Stay golden,

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32 thoughts on “NROP: Romeo and Juliet – one thing to avoid in assisted suicide.

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  1. I live in Canada and medically-assisted suicide is legal here so hopefully an ambiguous and odd-sounding situation like this wouldn’t occur. So, having to help a relative or friend die here is no longer a thing; it is done with doctors. That being said, I think I would, in the case of a terminal and intolerable condition, help someone I loved. It would be a hard thing to do and hard to live with but it would also not really be about me. A friend recently talked to me about going to visit a terminal relative in hospice. She was not wanting to go, explaining it would be hard for her, that she found death difficult, she just wanted to remember her as she was. I pointed out the same thing. The situation is not about her. She went.

    I think legislation is important. The situation should be terminal, not uncomfortable to qualify for assisted dying. This does not preclude people from acting on their own, however, so the point of funding supports is an important one. In the case of “mercy killing”, this gets more complicated and problematic. I feel for the people in these situations.

    Liked by 1 person

    1. Although I don’t think I would do it because I couldn’t live with myself, I agree that sometimes the focus should be shifted onto others. When my mom was dying, a couple of my friends said they would go and see her. (They met her before, so they knew her.) Ultimately, they never did, because they didn’t want to see a dying person, because that would dampen their mood. REALLY? I was absolutely stunned. It was their choice, so I respected that, but I lost quite a bit of respect towards them as people. We are no longer in touch due to unrelated issues, which just goes to show that we were not meant to be.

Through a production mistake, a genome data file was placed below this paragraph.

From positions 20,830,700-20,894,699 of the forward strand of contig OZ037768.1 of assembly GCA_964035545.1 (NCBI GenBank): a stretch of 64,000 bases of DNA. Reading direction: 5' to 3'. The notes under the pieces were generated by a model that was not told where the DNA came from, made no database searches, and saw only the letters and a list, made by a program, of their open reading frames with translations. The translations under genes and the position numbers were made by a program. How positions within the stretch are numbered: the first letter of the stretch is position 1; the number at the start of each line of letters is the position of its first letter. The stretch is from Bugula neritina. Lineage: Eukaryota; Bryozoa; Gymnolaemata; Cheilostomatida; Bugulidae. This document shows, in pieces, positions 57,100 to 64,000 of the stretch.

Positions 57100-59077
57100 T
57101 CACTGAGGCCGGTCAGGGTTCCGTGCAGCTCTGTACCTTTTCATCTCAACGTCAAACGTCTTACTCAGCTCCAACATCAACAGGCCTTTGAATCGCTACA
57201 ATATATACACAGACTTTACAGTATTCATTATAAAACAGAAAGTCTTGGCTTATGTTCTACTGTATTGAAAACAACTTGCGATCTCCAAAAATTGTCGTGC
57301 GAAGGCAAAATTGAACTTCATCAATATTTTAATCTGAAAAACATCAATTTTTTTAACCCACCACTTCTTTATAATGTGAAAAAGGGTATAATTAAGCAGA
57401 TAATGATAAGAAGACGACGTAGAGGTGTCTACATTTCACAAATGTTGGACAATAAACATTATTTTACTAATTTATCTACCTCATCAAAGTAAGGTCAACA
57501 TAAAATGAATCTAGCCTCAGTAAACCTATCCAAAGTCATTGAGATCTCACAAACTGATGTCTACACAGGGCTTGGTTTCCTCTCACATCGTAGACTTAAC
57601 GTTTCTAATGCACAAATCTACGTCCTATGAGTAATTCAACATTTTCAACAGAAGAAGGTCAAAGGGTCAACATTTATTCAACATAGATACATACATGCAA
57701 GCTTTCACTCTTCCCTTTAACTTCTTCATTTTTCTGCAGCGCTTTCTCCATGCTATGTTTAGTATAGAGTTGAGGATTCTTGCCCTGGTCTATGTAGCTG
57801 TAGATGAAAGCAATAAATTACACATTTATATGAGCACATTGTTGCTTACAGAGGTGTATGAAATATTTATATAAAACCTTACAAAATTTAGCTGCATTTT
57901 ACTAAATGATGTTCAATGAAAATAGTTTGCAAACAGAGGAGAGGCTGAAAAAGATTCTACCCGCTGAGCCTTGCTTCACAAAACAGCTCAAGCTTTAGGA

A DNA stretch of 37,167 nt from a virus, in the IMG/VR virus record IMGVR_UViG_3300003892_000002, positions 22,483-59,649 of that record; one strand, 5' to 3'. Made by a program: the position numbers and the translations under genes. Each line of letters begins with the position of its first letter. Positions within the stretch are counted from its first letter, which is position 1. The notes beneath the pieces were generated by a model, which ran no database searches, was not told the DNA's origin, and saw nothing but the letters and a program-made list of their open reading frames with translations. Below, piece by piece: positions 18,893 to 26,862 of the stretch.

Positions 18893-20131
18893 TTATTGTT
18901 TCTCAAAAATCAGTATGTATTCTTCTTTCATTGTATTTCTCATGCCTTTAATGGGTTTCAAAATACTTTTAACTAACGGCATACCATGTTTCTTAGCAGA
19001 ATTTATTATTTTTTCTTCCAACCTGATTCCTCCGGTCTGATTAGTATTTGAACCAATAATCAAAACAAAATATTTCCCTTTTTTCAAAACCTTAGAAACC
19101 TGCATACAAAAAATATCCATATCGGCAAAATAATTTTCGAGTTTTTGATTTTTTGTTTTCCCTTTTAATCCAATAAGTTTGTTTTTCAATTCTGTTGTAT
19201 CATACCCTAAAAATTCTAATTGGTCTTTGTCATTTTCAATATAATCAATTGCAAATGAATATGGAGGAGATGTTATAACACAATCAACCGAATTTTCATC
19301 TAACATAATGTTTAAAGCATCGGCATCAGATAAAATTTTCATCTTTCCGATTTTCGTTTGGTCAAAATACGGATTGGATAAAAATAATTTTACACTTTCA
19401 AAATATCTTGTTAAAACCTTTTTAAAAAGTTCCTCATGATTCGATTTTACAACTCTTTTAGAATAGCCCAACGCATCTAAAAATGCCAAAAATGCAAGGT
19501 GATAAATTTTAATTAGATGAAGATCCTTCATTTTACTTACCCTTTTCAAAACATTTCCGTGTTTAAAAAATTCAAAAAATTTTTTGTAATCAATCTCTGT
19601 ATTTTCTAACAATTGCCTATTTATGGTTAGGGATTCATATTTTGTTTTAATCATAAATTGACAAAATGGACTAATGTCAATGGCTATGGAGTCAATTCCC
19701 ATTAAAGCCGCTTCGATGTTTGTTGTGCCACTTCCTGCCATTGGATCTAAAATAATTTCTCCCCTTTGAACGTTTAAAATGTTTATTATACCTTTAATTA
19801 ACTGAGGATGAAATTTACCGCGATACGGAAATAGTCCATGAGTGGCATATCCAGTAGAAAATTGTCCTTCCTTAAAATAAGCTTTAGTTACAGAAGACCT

It definitely is a tough call to make. May neither one of us have to do it.

      Liked by 1 person

  2. I wish there were anything to say…
    To be honest, I knew I shouldn’t read this post when I saw the title. But I did.
    The world is full of light and dark. We can choose what to see. People tell me I’m naive. In some ways I am. I believe that most people mean well most of the time. I believe in the goodness and beauty of people and the world (and yes I know that contradicts a lot of what I struggle with). That doesn’t take away the bad. It’s just what I see.
    💕🕯🌟

    Liked by 1 person